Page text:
Heading into the next presidential cycle, many Democratic practitioners say their side of the industry is making real strides toward resolving what’s become one of its most vexing problems in recent years. Namely, that as the American electorate has grown more diverse, its consulting class hasn’t kept pace.
That mismatch has meant that on many races, the practitioners tasked with devising strategy to mobilize the party’s voters looked significantly different from those on the receiving end of it.
Now, some practitioners who are optimistic about expanding diversity across the spectrum point to moves like Doug Thornell becoming the first black CEO of mega firm SKDK, as well as an expanded pipeline of talent coming in on the ground floor and younger practitioners shifting into leadership positions at other prominent firms.
“Historically, it’s been an old boys club,” said Shripal Shah, a partner at Left Hook, which in 2021 teamed with other Democratic firms to create a fellowship program that successfully brought three diverse candidate into the industry.
“Oftentimes our campaigns and our party infrastructure didn’t look like the people who made up our coalition of voters.”
Shah points to 2016 and President Trump’s victory that year as the catalyst for recent changes on the left. “We came to this realization as a party around the time that Trump came into power: We needed to be better,” he said.
Shah and his fellowship collaborators are now preparing to open up a second class that’ll swell to five participants. The program will start in the summer and run through the end of the calendar year with an eye toward readying the fellows for jobs in the 2024 cycle.
Shah sees the DNC’s recent primary calendar changes, which are being finalized, as another catalyst that could alter the makeup of staffing and consulting on the left.
That’s because moving South Carolina, with its majority African-American Democratic electorate, into top spot over Iowa and Nevada taking second, with its heavily Latino voting population, should mean presidential campaigns will increasingly look to those communities for staff.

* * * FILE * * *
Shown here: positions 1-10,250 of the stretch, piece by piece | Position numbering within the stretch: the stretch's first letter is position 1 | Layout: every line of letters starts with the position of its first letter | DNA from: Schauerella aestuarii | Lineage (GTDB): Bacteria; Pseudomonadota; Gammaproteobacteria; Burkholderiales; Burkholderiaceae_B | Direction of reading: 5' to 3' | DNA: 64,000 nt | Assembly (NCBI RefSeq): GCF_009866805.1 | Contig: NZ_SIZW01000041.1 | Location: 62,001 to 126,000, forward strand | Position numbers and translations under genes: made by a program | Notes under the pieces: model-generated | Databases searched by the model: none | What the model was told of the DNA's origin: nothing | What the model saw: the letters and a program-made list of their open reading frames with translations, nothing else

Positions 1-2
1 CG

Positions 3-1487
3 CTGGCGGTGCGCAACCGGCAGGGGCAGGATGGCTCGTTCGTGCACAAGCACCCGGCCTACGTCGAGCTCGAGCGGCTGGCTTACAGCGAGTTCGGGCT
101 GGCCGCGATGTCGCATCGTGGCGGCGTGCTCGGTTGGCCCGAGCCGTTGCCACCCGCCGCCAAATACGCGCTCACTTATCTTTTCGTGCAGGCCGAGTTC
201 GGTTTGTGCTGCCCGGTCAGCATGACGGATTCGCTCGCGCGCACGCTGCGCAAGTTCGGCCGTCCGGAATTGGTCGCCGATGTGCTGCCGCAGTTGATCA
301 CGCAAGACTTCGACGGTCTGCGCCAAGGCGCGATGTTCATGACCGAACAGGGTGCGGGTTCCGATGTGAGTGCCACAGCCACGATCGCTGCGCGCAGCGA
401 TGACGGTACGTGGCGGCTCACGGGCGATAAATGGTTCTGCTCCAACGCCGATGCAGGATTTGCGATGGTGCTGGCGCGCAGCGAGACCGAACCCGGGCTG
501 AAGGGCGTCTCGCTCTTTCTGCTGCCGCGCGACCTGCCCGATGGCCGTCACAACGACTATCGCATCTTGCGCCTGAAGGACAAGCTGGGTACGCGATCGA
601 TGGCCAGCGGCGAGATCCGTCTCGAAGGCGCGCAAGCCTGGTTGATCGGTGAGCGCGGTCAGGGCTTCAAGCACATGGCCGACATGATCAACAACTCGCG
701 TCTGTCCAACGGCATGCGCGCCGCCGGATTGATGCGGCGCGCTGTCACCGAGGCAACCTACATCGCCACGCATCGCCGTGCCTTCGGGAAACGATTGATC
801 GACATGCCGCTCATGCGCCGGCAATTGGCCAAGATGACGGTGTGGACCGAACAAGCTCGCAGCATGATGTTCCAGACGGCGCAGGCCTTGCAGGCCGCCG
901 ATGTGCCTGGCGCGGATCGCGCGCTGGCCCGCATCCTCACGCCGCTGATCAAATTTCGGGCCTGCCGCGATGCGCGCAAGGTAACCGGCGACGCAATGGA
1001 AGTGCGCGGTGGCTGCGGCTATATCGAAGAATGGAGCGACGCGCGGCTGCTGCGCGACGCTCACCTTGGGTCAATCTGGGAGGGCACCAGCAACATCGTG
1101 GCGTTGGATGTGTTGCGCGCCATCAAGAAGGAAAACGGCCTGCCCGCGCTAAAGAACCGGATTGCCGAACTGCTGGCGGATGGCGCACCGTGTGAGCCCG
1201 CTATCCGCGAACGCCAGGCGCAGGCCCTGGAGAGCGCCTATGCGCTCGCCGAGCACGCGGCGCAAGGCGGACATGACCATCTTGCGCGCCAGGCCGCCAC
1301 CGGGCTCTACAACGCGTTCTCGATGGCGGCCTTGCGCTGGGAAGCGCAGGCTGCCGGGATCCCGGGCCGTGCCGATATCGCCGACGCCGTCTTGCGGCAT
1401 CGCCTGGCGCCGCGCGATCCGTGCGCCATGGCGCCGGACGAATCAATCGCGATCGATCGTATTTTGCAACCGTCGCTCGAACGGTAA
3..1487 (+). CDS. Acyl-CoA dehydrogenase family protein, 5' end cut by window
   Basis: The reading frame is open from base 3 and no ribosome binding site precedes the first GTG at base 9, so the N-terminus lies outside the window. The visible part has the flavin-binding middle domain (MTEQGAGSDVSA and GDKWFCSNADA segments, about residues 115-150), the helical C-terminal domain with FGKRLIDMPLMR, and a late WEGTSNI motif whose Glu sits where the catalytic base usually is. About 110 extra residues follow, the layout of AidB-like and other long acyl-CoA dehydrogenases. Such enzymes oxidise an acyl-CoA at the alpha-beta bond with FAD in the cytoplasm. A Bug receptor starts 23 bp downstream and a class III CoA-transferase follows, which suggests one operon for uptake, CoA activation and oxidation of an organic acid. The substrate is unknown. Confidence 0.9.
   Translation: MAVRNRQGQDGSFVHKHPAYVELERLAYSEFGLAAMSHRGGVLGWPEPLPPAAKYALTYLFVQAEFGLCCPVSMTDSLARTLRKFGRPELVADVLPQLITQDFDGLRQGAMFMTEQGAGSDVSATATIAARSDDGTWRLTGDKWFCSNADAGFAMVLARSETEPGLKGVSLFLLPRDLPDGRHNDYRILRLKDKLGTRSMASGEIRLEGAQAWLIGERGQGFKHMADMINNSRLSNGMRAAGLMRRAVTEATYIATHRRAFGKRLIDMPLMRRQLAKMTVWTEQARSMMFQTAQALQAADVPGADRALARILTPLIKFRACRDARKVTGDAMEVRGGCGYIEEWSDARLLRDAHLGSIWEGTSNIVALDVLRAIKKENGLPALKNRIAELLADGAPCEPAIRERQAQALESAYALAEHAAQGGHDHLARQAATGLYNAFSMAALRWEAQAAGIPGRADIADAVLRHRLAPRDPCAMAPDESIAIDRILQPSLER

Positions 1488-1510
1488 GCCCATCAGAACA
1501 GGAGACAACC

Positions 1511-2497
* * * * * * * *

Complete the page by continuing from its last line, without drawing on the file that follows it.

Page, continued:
The moves in the calendar may “accelerate that in a way that might not have otherwise,” Shah said, adding: “It’s going to take time to see that type of shift.”
Thornell, who this month took over from Josh Isay as CEO of SKDK, noted that his firm has long been focused on diversity.
“Before I ever became a partner, the other partners were really committed to that,” he told C&E in a recent interview, noting that the firm is approaching 40 percent people of color in terms of staff. “If me being named CEO of SKDK creates some type of domino effect, that’s great.”
One hurdle that stands in the way of expanded diversity in the political industry is risk. In many cases, hiring diverse staff requires managers to either give an unproven applicant a shot, or hire an applicant with a resume that doesn’t have the typical roles of an operative on it.
“People need the opportunity,” said Thornell. “Every single job I got in my career, at that moment in time, was a stretch,” he explained. “I think any good job should be a stretch — something where you go in with a little fear, with a little anxiety because that keeps you hungry, it makes you work harder, it forces you to be on your toes.
“In every single job in my career, I’ve had that. And it’s healthy fear.”
If hiring managers are taking a risk, the diverse job candidates are also putting themselves out there because if they land a gig where they’re the first person of a certain background to hold that position, it’ll come with added attention.
“When you’re one of the first, there is going to be a spotlight on you — and there are going to be expectations,” Thornell said. “I’m not afraid to put that on my back.”
He added: “Hopefully, I meet [those expectations.] And if I meet them … it’s going to be good for the firm and hopefully it sends a message to other companies that, ‘Hey, the idea of having a Black leader or a Hispanic leader of a firm shouldn’t be that crazy.”
Some younger practitioners also note that age needs to be a part of the diversity conversation — particularly as young voters’ share of the electorate is growing. That’s partly because the lowest paid and hardest working staff in the industry are young people. And while quality of life for these practitioners has become more of a focus — particularly with the growth of unionization — expanding their career opportunities remains a challenge.
“In addition to having different voices from different communities, and ethnicities, it’s about having different ages,” said Daysi Gonzalez, a 27-year-old who was recently promoted to partner at Solidarity Strategies. “There needs to be younger people with a seat at the table to make these important decisions so that we can continue to innovate.”
She pointed to digital in particular as one area of the industry that will benefit from younger leadership.
“In digital, there’s been a lot of changes. There does need to be a shift in how we look at budgeting for these tactics,” she said. “I think that younger people might have a better grasp of where these voters are, and make decisions based off of our lived experience.”
Still, Gonzalez believes that the cyclical nature of the industry means that it’ll be hard for younger practitioners to stay committed to a career in campaigns.
“We need a way to keep and foster that talent,” she said.